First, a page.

Sunday, May 29, 2016

Another overseas house-Grand Cayman

This past week I was able to get shots of another firehouse in Grand Cayman, this one is closest to the airport. These photos were done on the fly, as of course there isn't really any space to pull over in to get shots of it. 

Unfortunately, no trucks outside on the day we traveled by this house, but sadly, I got to take a few  shots of a firehouse at work at our resort this past week. A newlywed husband and wife had gone snorkeling, with tragic results. I learned today that the wife passed away, even after heroic efforts on the part of the resort guests and the firehouse rescue squads to revive her. A sad day on the East End. I chose not to publish any photos of the rescue efforts out of respect for the families, but instead photographed the trucks at the resort, and helped to distract other children on the beach by taking them to go look at the firetrucks.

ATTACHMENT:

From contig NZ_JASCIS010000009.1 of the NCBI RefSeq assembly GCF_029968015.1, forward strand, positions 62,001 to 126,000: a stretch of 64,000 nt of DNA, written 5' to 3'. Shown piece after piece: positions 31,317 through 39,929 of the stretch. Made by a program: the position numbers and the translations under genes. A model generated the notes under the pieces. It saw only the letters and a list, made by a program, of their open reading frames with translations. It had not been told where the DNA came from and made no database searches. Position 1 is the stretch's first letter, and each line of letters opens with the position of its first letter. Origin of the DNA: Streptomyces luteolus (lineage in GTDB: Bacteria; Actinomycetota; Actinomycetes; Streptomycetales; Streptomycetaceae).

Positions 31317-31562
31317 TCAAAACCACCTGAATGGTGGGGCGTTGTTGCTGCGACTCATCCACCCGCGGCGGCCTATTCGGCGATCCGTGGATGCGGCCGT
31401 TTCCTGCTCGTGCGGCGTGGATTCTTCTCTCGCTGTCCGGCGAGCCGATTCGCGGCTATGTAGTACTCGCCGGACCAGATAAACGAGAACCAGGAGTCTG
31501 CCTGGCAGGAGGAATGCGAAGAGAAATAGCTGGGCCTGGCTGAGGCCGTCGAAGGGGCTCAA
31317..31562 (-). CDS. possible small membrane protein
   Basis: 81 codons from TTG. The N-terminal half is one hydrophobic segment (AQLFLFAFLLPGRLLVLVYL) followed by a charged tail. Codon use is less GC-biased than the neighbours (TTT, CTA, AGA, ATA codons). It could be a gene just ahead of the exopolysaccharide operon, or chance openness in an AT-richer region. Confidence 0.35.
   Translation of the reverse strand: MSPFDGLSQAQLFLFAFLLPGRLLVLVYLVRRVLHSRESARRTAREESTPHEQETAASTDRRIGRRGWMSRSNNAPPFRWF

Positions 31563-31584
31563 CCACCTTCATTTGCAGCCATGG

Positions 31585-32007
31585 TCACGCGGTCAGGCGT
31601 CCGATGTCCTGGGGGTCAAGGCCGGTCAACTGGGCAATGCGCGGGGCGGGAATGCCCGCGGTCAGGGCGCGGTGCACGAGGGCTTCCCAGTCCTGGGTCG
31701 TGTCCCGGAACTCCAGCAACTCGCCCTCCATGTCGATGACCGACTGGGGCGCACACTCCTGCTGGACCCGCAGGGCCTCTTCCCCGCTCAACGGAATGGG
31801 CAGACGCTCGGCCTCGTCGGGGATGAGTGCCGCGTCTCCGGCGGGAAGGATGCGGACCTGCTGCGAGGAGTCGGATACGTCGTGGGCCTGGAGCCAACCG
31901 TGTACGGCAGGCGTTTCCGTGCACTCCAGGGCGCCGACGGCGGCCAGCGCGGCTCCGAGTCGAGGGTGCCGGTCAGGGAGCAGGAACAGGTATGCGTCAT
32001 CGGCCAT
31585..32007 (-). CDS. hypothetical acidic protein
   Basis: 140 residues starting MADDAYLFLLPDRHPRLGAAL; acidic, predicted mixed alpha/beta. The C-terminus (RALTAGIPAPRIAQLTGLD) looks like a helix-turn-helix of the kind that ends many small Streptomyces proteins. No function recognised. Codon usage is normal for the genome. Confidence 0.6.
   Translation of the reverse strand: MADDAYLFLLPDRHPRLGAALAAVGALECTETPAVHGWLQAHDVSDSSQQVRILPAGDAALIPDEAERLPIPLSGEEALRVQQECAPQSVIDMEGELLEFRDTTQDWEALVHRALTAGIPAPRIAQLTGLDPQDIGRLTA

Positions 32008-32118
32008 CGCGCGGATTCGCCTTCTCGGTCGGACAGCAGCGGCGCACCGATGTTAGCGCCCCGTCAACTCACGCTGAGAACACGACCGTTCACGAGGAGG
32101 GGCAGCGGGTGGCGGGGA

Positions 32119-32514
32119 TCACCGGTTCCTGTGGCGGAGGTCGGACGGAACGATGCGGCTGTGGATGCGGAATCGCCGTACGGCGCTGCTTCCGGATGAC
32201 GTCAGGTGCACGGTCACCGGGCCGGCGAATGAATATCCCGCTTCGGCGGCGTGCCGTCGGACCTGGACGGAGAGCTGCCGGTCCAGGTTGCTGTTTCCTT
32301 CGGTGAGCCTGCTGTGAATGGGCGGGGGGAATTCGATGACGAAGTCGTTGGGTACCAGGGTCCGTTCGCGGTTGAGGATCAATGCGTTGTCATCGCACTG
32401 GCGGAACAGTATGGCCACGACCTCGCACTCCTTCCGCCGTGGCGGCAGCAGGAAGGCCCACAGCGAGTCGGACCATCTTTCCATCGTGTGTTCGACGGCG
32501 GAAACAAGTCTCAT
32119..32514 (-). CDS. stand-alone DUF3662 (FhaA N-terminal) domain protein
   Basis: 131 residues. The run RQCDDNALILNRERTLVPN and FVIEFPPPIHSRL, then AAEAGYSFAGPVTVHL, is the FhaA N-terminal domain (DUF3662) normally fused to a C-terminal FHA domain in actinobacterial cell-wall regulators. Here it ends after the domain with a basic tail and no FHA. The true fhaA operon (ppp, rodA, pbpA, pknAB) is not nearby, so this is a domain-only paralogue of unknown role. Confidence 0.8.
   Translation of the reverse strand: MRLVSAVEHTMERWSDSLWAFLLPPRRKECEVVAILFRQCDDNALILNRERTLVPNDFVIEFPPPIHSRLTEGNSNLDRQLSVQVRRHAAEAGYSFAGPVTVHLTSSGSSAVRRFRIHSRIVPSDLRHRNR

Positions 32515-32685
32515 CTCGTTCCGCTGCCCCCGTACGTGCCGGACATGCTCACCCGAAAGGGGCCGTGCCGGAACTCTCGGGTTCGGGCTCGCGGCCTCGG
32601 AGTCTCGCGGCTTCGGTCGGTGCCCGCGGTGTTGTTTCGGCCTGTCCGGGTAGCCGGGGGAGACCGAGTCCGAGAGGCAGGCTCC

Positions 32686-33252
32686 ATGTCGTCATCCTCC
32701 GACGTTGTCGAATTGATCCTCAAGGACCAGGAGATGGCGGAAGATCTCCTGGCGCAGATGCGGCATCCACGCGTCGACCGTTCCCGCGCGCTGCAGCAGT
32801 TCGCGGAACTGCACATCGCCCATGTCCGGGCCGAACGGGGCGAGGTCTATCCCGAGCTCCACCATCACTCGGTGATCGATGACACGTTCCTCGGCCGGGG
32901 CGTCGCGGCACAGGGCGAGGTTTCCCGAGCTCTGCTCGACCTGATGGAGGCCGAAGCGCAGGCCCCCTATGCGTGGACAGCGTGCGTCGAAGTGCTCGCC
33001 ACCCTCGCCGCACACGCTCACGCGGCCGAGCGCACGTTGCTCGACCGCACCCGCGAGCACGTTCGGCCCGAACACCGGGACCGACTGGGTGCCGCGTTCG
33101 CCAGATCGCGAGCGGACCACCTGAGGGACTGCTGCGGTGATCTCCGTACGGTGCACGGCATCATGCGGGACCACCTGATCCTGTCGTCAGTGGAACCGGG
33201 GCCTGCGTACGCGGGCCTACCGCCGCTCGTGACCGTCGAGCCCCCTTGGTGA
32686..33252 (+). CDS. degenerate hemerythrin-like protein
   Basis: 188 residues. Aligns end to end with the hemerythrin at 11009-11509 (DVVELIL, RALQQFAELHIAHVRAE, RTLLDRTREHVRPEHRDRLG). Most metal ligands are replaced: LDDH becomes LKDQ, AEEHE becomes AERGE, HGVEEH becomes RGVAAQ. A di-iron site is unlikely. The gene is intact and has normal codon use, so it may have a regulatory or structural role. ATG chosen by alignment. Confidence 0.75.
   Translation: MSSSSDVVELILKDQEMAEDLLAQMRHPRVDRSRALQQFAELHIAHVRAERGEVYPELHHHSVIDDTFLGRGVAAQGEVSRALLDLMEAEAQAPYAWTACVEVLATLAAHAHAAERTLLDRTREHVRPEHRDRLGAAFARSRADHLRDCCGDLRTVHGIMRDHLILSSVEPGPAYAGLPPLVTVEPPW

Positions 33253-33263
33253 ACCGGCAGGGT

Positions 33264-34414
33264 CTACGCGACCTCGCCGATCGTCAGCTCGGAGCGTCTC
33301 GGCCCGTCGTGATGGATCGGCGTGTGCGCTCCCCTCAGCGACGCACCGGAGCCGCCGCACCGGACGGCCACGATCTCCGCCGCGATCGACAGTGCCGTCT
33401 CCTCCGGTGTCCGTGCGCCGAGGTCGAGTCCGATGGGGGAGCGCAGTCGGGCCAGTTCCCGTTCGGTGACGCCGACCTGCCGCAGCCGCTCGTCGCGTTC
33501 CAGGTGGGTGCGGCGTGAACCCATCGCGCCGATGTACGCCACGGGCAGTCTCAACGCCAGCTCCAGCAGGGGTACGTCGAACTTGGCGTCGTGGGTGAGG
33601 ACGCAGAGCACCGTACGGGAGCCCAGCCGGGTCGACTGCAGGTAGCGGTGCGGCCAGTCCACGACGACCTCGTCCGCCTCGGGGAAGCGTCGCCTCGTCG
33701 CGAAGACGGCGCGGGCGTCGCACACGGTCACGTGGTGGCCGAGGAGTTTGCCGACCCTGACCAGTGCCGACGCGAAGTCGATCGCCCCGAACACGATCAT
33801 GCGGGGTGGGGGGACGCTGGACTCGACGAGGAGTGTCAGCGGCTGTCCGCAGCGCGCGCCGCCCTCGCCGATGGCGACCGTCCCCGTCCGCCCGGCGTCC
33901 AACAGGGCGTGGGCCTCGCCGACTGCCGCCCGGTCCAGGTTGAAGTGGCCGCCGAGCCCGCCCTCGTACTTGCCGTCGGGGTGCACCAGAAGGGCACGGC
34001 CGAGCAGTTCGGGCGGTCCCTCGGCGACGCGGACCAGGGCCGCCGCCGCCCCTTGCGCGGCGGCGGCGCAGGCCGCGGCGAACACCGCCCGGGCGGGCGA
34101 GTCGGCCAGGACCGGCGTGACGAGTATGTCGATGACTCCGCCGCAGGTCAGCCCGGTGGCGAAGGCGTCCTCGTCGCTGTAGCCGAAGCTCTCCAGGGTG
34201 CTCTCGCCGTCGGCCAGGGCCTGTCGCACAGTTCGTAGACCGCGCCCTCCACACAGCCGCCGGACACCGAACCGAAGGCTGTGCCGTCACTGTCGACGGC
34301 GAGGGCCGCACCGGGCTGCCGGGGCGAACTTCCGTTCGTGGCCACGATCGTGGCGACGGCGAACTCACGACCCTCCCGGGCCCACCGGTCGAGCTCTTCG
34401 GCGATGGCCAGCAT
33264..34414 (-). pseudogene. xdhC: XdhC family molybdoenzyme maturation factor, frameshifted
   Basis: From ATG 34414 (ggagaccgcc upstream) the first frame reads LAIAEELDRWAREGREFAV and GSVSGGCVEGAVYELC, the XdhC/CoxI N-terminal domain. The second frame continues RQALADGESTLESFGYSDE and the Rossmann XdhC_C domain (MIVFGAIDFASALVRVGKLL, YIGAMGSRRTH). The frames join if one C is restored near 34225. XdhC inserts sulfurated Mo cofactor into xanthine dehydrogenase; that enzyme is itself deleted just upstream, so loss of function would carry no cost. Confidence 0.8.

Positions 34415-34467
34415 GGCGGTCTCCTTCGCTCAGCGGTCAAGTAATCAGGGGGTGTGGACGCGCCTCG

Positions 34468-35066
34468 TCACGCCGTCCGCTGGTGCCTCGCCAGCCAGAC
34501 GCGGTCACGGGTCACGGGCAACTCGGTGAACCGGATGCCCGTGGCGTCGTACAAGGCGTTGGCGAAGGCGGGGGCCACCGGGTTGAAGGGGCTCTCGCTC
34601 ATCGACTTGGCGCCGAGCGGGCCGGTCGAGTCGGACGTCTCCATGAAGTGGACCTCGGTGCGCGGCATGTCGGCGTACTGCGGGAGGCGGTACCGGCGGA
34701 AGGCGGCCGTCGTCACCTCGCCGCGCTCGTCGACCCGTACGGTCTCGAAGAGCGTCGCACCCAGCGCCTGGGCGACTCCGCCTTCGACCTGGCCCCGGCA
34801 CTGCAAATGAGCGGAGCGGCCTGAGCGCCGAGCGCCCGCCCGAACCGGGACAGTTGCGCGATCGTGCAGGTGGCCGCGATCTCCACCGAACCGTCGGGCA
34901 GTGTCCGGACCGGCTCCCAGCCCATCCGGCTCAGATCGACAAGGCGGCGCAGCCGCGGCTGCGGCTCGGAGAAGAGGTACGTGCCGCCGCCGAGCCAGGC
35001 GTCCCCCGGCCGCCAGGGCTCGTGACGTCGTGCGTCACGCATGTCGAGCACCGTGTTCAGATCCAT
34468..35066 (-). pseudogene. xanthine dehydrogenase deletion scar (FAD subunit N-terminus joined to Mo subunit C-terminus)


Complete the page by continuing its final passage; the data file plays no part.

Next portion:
Monday, August 24, 2015

Training Day

Keeping cool

I was lucky enough to spend part of an afternoon and early evening with crews this month from two area firehouses during a training exercise. Departments from the towns of Hadley and Leverett met on the site of an abandoned property along Route 9 to conduct some search and vent training with the help of a smoke machine in a house slated to be torn down in the coming months. It was a humid day and the focus was also on keeping hydrated during the exercises.

Directions being given from Hadley Chief-Mike Spankenbel